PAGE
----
Child-rearing doesn’t get more painful than that.                                                                              

So let’s recap, Adam aligned himself with the serpent and got himself booted, Eve aligned herself with Adam and she was out, too.

The lesson: As long as man tries to rule over woman and woman tries to make man her king, relationships will never be what God intended them to be.

It’s all about alignments.  

Which brings us to our gospel reading:

Jesus entered a house, and again a crowd gathered, so that he and his disciples were not even able to eat.

When His people heard about the stir He was creating, they went to take custody of Him saying He had lost His senses.

The temple leadership even came from Jerusalem and declared, “He has aligned Himself with Beelzebul.” 

Jesus replied by saying, “That doesn’t even make sense, “How can Satan drive out Satan?”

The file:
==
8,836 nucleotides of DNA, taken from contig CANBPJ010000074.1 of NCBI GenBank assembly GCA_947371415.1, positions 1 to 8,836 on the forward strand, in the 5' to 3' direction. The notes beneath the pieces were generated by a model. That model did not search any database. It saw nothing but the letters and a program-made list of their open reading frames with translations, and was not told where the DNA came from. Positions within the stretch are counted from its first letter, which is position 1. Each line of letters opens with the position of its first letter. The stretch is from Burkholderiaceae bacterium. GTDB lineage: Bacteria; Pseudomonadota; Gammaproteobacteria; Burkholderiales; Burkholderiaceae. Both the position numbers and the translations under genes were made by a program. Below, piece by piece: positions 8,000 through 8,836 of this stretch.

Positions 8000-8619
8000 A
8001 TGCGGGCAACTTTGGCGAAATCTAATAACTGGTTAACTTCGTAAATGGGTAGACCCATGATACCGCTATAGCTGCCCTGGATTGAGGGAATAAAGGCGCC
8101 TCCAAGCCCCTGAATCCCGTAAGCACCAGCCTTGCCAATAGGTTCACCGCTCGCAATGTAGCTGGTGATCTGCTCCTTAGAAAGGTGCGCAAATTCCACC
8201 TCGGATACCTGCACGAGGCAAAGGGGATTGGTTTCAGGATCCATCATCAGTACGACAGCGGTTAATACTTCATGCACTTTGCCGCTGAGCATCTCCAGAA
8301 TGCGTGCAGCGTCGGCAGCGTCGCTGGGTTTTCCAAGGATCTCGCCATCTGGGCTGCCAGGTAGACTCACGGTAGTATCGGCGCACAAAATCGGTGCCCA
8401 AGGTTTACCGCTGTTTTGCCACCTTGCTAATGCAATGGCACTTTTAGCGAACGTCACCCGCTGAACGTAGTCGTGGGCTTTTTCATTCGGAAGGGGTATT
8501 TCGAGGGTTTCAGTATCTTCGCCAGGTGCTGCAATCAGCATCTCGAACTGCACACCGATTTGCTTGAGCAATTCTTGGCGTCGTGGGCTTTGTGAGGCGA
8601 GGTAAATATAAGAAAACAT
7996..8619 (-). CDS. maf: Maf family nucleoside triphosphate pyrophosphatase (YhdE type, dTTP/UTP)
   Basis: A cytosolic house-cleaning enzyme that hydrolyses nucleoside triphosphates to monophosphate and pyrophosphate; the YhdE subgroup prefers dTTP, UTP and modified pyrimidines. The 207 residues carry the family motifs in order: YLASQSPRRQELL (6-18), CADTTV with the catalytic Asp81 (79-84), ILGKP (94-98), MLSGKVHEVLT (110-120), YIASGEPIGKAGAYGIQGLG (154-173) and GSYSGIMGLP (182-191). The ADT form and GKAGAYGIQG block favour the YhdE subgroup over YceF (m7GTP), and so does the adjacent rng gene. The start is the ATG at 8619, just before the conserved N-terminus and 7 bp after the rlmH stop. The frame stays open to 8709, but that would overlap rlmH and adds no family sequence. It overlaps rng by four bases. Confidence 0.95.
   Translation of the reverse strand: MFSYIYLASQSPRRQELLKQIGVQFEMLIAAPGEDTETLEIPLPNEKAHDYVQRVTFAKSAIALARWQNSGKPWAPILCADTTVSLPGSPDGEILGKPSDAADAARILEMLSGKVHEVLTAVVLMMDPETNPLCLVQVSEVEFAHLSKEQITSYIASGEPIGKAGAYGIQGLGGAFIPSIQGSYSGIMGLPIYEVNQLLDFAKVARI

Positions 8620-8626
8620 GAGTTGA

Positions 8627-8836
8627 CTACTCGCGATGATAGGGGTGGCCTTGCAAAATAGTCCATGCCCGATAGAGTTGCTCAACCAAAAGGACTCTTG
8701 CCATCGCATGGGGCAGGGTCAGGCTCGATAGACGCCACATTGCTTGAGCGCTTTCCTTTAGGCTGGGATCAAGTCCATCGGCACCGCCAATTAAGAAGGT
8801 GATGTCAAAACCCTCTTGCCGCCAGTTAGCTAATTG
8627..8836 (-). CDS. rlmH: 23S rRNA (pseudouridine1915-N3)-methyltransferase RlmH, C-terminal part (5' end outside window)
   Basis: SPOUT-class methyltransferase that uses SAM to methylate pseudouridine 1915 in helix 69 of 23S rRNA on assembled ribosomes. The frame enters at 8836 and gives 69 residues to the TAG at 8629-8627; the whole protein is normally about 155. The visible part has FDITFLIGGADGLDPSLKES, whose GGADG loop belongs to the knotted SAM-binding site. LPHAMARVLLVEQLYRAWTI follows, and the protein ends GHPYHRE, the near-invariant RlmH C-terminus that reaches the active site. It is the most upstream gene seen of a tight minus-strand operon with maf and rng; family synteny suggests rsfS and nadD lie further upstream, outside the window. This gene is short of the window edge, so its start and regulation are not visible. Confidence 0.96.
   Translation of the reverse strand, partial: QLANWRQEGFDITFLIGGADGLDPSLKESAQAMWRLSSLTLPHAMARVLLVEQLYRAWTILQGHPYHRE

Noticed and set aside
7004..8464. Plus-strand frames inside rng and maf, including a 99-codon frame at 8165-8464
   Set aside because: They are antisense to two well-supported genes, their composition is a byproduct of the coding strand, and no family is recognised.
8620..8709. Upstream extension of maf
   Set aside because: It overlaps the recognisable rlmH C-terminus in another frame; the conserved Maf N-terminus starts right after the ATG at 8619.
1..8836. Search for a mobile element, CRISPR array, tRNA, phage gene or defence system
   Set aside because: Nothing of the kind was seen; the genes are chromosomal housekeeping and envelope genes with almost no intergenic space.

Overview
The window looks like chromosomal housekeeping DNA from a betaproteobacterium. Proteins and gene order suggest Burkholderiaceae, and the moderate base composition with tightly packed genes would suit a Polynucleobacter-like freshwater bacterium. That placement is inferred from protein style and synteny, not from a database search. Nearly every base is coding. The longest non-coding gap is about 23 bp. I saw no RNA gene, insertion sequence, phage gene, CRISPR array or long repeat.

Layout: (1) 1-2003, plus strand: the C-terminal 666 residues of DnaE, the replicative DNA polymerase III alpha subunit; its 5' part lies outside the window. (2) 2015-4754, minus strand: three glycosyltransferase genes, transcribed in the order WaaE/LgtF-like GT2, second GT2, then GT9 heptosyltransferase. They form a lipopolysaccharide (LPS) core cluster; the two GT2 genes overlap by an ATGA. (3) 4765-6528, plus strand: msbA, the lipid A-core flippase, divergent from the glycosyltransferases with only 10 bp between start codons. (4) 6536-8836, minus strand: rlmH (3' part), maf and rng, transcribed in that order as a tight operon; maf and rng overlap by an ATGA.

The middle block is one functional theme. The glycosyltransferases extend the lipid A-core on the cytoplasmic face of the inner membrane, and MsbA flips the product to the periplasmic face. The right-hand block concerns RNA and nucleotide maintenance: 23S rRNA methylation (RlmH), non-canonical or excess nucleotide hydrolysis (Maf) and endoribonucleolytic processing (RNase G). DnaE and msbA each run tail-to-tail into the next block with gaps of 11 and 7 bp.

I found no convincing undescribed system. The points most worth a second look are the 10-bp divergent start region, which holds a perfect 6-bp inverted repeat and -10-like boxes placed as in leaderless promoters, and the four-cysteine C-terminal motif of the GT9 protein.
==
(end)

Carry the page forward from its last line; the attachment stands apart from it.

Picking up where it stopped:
“Truly I tell you,” He continued, “people can be forgiven all their sins and every slander they utter, but whoever blasphemes against the Holy Spirit will never be forgiven; they are guilty of an eternal sin.”

He said this because they were saying, “He has an impure spirit.” 

We all know that blaspheme against the Spirit is the only unforgivable sin, but have you ever thought through why?

Strong’s definition of blaspheme is:  “to speak reproachfully, rail at, revile, make false and defamatory statements about…”.

When Jesus was on trial, and while he was on the cross, people mocked Him and hurled all kinds of abuse at Him.  And He said, “Father, forgive them, for they do not know what they are doing.”  (Luke 23:34)  

You can hurl insults at Jesus out of ignorance and then, when you come to your senses, you can humbly ask for forgiveness, confessing that you did not know what you were talking about.  And you will be forgiven.

But you can’t make false and defamatory statements against the Holy Spirit and be forgiven.  

Here’s why:  

When Jesus lived among us, He limited Himself to doing only what we can do.  Because He limited His power, it is understandable that people might not have understood who He was.  But, when the Holy Spirit reveals Jesus to us, He does so with the full, unlimited power of heaven.  He is quite capable of making Himself clear.  Therefore, anyone who rails against the Holy Spirit knows what they are doing.  Their blaspheme is not out of ignorance, it is out of pride.   And pride is the one sin that cannot be forgiven because forgiveness requires the humility to ask for it and pride won’t ask.